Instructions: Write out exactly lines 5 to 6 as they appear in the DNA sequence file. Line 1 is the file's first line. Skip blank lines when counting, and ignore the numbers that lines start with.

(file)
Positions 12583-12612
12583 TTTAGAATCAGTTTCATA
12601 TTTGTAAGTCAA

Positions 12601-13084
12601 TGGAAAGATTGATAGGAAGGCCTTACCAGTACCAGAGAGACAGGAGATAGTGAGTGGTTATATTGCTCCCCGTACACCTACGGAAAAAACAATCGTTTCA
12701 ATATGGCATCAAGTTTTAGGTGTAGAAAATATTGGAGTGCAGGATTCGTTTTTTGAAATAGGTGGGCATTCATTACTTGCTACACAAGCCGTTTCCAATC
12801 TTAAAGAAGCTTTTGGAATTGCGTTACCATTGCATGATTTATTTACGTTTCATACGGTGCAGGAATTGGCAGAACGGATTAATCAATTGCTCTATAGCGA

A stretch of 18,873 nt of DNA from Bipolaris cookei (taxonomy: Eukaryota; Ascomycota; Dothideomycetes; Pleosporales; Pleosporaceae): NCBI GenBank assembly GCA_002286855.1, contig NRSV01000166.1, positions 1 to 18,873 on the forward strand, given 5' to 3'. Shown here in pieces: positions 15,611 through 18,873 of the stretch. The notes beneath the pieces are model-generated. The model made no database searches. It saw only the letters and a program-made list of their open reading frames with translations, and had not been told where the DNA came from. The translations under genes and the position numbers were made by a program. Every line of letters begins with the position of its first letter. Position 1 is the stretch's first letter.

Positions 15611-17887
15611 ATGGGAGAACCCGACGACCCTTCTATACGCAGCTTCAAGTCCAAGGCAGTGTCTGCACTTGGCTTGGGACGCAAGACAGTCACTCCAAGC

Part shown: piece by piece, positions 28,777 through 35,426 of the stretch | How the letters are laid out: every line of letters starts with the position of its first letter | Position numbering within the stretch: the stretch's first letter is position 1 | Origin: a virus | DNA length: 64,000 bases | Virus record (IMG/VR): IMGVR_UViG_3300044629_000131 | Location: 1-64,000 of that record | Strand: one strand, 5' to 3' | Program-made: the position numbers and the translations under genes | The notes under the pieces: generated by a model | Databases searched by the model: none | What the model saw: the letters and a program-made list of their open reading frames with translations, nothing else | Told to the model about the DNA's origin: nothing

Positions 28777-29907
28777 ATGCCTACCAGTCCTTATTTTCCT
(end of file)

12601 TGGAAAGATTGATAGGAAGGCCTTACCAGTACCAGAGAGACAGGAGATAGTGAGTGGTTATATTGCTCCCCGTACACCTACGGAAAAAACAATCGTTTCA
12701 ATATGGCATCAAGTTTTAGGTGTAGAAAATATTGGAGTGCAGGATTCGTTTTTTGAAATAGGTGGGCATTCATTACTTGCTACACAAGCCGTTTCCAATC